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Benchmarking the HP Z840 Workstation for Video, Part 3: Analysis

I perform three basic types of activities on my workstations: editing, encoding, and file analysis. With the Z840 in-house, I benchmarked performance in all three activities, comparing the results to my aging workhorse, the Z800. Part 2 presents the analysis results.

This is the third segment of my review of the HP Z840; in Part 1, I analyzed performance during editing and rendering; in Part 2, performance during encoding. This time out, I analyze performance for video analysis, specifically, performance using the Moscow University Video Quality Measurement Test (VQMT) and a file conversion necessary to run the VQMT.

Why generalize one test to an entire category? Here’s my thinking. One of the key benefits of the Z840 is its Turbo SSD G2 drives, which are more than 20 times faster than traditional hard disk drives (HDD) in some operations (see Table 1 in Part 1).

There are myriad applications that involve the analysis of data contained in exceptionally large data sets, and I wanted to learn how the Z840’s fast drives, combined with the system’s 40 CPU cores, could work through that data.

The VQMT is a video quality measurement tool that compares a source and encoded file and produces a number of objective metrics, including Peak Signal-to-Noise Ratio (PSNR), the Structured Similarity Index (SSIM), and the Video Quality Metric (VQM). In order to apply the test, you first have to convert the compressed files into YUV format, which I perform in FFMPEG.

I tested with 96-second 4K video files which are 33 GB in size in YUV format. During the file analysis operation, VQMT retrieves a frame, compares it to the original, and calculates the objective metric.

You can see the graphics output from the tool in Figure 1 (below); each point on the graph shows the VQM score for that individual frame.

Figure 1. The visual output from the VQMT. Click the image to see it at full size.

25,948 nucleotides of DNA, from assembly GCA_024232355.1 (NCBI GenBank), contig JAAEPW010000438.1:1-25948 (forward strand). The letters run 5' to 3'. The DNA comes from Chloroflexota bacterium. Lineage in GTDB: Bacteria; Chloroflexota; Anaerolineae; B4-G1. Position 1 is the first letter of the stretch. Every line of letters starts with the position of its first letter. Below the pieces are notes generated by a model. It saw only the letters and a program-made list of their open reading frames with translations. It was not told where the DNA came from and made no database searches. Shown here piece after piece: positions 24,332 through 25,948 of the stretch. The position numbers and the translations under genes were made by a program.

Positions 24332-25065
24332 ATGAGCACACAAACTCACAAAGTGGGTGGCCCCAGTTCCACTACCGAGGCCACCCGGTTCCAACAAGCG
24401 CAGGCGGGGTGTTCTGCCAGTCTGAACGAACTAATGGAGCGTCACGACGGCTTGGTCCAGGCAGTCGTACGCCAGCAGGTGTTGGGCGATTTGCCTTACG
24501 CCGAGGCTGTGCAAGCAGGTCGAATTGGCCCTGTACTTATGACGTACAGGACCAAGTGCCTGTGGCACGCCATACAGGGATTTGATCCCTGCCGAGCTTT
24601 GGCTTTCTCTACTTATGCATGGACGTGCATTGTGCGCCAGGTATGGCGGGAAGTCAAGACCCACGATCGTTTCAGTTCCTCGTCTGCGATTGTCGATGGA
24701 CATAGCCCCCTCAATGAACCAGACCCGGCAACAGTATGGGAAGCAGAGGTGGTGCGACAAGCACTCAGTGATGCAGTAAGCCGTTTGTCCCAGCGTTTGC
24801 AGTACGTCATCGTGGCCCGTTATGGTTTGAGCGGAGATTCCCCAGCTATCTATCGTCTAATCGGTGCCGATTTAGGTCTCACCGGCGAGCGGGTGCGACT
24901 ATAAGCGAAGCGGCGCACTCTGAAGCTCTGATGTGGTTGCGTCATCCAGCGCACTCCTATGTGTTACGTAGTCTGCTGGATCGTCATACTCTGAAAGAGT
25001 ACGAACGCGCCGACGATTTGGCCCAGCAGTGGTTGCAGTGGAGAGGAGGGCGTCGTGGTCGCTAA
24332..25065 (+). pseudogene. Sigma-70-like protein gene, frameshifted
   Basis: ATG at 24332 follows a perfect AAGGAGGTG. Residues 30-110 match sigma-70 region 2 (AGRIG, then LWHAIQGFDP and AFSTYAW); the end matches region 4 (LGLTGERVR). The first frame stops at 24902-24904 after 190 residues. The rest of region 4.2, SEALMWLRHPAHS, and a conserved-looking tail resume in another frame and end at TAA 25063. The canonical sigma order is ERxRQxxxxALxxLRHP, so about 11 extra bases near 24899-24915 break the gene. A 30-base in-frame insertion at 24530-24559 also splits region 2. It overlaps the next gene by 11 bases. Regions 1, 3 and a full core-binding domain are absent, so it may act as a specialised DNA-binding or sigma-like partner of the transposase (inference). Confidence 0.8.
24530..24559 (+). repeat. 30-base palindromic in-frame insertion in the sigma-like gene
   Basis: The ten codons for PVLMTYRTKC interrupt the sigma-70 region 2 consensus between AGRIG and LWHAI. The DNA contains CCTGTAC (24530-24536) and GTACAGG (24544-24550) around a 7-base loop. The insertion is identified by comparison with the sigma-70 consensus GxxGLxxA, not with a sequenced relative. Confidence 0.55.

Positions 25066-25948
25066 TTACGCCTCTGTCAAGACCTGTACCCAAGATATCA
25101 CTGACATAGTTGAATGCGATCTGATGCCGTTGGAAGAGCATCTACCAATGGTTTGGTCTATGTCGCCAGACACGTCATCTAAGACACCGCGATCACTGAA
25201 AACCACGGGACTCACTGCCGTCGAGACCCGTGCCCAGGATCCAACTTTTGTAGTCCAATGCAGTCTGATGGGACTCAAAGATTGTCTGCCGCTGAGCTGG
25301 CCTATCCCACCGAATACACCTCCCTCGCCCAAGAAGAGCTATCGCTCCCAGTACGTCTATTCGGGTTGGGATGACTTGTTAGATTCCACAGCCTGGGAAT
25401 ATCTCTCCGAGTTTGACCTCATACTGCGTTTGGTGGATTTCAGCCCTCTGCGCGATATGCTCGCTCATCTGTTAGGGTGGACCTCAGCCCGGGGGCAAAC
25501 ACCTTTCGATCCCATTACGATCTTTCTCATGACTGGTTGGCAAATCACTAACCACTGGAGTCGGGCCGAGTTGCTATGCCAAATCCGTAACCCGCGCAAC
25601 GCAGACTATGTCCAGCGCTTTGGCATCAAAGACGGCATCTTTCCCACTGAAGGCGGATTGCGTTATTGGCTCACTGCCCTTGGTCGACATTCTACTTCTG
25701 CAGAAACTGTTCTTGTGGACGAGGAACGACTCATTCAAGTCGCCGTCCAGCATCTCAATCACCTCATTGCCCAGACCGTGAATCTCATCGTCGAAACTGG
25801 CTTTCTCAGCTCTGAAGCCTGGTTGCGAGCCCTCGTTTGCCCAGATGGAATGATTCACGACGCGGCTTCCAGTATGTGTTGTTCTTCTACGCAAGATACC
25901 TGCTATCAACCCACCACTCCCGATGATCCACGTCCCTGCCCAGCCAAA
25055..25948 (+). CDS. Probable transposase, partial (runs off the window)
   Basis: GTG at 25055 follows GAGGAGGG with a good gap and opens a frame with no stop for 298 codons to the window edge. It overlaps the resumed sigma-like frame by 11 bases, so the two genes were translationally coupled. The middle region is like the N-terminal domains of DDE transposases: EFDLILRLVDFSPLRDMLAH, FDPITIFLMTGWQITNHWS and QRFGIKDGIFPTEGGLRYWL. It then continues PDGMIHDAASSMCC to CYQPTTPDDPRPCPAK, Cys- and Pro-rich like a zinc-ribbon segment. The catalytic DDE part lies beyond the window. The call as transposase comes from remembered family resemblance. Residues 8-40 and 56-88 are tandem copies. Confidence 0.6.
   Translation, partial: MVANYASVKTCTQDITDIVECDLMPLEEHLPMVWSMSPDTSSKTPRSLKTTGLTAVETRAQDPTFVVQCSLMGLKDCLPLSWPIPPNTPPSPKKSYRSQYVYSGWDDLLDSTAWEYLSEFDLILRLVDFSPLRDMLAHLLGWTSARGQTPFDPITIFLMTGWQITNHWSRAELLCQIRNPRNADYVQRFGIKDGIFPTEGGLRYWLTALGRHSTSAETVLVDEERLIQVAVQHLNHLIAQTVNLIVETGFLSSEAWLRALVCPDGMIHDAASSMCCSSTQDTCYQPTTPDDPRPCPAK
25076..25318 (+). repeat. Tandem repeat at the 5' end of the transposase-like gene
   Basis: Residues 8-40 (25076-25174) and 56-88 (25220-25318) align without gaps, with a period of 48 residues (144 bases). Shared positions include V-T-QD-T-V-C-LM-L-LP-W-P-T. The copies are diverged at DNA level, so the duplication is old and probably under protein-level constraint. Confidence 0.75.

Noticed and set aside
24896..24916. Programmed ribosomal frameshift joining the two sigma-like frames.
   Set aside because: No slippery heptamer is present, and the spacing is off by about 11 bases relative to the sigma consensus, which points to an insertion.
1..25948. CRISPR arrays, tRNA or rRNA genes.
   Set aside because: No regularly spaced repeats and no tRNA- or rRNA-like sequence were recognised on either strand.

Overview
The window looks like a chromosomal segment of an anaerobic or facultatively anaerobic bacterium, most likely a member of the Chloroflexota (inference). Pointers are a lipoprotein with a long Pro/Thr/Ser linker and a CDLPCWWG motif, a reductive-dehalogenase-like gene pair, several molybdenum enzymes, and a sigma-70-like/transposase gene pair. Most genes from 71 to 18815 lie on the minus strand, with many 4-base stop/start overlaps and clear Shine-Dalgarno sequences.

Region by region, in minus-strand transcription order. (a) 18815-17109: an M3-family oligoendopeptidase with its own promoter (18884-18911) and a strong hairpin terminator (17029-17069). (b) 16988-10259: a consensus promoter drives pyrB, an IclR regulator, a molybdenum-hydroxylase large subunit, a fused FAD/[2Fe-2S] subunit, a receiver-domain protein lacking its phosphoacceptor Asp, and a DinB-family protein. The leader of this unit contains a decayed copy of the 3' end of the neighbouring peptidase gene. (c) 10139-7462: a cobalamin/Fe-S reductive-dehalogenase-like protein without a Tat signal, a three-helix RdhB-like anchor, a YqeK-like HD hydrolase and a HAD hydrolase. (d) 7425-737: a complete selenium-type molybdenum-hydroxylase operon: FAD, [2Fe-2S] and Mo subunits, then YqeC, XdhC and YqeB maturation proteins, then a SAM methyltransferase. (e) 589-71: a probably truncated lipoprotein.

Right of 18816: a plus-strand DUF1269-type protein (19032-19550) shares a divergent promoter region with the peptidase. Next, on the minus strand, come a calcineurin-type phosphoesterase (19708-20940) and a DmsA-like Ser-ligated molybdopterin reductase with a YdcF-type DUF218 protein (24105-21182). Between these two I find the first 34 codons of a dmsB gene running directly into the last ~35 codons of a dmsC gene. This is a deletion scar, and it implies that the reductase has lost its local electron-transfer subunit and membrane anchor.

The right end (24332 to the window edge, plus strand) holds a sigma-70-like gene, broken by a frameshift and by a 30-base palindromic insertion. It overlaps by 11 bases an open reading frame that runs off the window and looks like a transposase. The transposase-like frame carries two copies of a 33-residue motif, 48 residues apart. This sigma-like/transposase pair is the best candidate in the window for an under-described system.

I used the VQM metric in my comparisons because it’s the most compute-intensive of the three mentioned, and also the most useful. It’s also a task I performed hundreds of times last summer for a consulting project, so I was curious to see how the Z840 could have chewed through this data. As you’ll see, it did not disappoint.

In case you missed the initial installment, I compared the 40-core Z840 with a circa 2010 24-core Z800. HP sent the Z840 with multiple types of drives, including two HP Turbo SSD G2 drives, one for boot/program, one for data, a traditional SATA SSD drive for data, and a traditional HDD drive for data. The Z800 has three HDD drives, including a 15K boot/program drive, and I installed an older SSD drive on the Z800 specifically for this test. I ran the VQMT via its command-line tool, so the speed of the boot disk played only a minor role, if any, in the overall results.

As before, I look at a multiple issues:

  • First, how much faster was the Z840 than my older Z800?
  • Second, was performance faster with hyper threaded technology (HTT) enabled or disabled?
  • Third, did the disk speed on the respective test systems significantly impact encoding performance?

Related Articles
I perform three basic types of activities on my workstations: editing, encoding, and file analysis. With the Z840 in-house, I benchmarked performance in all three activities, comparing the results to my aging workhorse, the Z800. This 3-part article will present the results, starting with the editing tests.
I perform three basic types of activities on my workstations: editing, encoding, and file analysis. With the Z840 in-house, I benchmarked performance in all three activities, comparing the results to my aging workhorse, the Z800. Part 2 presents the encoding results.